Raw-edge pieces were occasionally sewed on top of larger expanses of fabric to interrupt or echo the underlying patterns.

Terry Jarrard-Dimond, Hold That Thought (detail below)

Some of the pieces were accented with hand-stitching.

Terry said in a gallery talk that after she spent a year making several huge pieces for the Color Improvisations show, curated by Nancy Crow and currently touring in Europe, she was ready for something different.  Readers of her blog have followed her weekly experiments in surface design throughout 2010, which led to the works in this show. 

I'm sorry to say that the show will close on Friday, but keep your eye out for Terry's new work to appear in other venues.

I'll write tomorrow about Tom Dimond's work in the same show.

Photo du jour

building green

Tuesday, September 20, 2011

Museum visit

do we detect a theme??

I think God wants His name on this last one.

Photo du jour

pumpkins already???

Monday, September 19, 2011

Sunday, September 18, 2011

Saturday, September 17, 2011

Photo du jour

sign of the week -- Italian restaurant, outside the ladies' restroom

Friday, September 16, 2011

Collaboration project 9

I have just finished my ninth collaboration project for the year, this one in a different vein -- calligraphy.  My friend Joanne Weis, who is a member of my small fiber art support and critique group, has been working on a series of pieces based on the Psalms.  She included the Hebrew text of the psalm in her compositions, but only a word or two of the English version.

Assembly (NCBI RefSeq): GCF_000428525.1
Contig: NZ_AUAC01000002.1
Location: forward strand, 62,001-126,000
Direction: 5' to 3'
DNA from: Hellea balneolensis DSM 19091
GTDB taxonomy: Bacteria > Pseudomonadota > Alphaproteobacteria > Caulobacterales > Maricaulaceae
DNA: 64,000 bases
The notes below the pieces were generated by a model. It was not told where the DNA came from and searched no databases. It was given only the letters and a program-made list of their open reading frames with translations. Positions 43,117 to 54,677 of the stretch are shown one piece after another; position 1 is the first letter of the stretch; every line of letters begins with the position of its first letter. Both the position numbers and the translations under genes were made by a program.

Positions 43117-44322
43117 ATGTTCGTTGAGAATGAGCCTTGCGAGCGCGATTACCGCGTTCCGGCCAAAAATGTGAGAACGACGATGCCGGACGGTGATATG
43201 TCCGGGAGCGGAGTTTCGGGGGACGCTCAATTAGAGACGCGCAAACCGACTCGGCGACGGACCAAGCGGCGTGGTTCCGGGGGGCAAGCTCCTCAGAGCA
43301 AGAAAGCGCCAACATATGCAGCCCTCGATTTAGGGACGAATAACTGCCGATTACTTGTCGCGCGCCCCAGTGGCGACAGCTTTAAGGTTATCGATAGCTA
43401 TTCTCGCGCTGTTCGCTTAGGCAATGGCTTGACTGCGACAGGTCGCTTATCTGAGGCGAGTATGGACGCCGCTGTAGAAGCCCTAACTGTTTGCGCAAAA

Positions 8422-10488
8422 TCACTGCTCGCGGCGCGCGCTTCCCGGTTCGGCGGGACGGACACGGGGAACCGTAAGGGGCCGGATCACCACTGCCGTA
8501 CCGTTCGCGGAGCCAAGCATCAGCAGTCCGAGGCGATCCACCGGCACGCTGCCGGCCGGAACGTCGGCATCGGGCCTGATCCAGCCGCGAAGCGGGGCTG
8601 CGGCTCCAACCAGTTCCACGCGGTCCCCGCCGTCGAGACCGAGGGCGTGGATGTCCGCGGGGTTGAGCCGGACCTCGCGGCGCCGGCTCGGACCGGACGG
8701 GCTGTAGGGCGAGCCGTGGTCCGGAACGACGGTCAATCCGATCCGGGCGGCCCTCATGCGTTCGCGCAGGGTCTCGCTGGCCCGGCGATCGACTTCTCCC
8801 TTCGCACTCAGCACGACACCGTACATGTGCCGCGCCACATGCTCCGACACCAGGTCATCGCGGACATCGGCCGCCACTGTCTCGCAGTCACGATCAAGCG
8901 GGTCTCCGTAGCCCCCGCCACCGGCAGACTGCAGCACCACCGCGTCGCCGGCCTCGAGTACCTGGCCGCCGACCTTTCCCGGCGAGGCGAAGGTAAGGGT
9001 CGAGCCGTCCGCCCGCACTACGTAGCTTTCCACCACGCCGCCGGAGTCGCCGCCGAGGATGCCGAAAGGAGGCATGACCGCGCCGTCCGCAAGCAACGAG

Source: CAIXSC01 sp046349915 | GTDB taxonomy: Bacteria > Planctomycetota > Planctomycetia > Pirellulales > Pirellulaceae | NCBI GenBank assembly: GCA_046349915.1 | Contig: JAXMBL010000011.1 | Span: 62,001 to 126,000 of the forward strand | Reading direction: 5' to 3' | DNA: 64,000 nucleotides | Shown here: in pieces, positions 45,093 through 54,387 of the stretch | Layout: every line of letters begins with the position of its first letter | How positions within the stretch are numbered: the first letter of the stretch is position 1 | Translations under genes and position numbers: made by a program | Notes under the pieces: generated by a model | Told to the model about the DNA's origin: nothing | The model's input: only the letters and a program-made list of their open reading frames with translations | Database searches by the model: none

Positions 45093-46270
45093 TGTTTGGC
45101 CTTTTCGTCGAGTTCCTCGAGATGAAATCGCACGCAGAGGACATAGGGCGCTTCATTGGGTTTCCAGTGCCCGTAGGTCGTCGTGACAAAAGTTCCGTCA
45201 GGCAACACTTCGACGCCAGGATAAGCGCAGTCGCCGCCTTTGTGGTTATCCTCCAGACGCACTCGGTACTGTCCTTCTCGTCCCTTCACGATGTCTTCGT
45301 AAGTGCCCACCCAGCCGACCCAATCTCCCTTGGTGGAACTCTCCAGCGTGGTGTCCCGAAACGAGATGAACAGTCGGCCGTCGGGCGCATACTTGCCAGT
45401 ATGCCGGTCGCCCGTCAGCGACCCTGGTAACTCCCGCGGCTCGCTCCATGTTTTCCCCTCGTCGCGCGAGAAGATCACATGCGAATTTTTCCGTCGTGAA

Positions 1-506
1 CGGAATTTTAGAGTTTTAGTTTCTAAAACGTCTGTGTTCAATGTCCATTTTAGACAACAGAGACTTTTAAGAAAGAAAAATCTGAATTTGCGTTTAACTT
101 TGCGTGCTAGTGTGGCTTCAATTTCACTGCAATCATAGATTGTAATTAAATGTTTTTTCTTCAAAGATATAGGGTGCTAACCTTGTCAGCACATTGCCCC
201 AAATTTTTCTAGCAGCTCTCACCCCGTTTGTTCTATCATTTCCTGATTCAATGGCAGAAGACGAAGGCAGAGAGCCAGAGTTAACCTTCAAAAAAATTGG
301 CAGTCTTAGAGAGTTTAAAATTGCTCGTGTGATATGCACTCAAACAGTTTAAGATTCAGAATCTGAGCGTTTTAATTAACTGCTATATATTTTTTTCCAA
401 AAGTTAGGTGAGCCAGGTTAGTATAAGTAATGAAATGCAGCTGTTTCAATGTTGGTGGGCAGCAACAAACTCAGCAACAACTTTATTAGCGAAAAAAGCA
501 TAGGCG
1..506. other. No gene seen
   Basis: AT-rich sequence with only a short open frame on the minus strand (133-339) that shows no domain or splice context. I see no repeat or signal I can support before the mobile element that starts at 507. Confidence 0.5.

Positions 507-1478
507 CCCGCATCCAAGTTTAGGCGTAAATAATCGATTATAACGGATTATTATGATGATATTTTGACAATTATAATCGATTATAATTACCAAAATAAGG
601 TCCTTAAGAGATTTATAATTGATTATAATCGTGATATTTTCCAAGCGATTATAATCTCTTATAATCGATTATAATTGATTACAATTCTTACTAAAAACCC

As she showed us her work through the springtime, she sometimes quoted the English texts to us, and I was struck by the beauty of the translation, a 1963 version for the Gelineau Psalmody that was unfamiliar to me.  When Joanne got an opportunity to show her works, I suggested that viewers might like to read the entire English text to better appreciate what she was portraying visually, and offered to do calligraphy to hang alongside the fiber works.

She accepted my offer, and the companion pieces have just been installed at St. Matthew's Episcopal Church in Louisville. 

Perhaps I'm overreaching in describing this project as a collaboration; Joanne's beautiful surface design and hand stitching is clearly the star of the show, and my written pieces are not particularly spectacular.  But it's my project and I'll call it collaboration if I want to. 

I used sumi, walnut and India ink over a walnut ink wash, and mounted the pieces on paste paper.  For display, they're sandwiched under 8x10" glass, but to photograph them, I had to dispense with the glass and allow them to curl -- sorry.

Joanne Weis, Food for the Earth

Joanne Weis, In Silence and In Peace

Joanne Weis, The Waters Bring Joy to God's City

Joanne Weis, Sun Time and Moon Time

Joanne Weis, The Stars are Named

Joanne Weis, The Wind as Messenger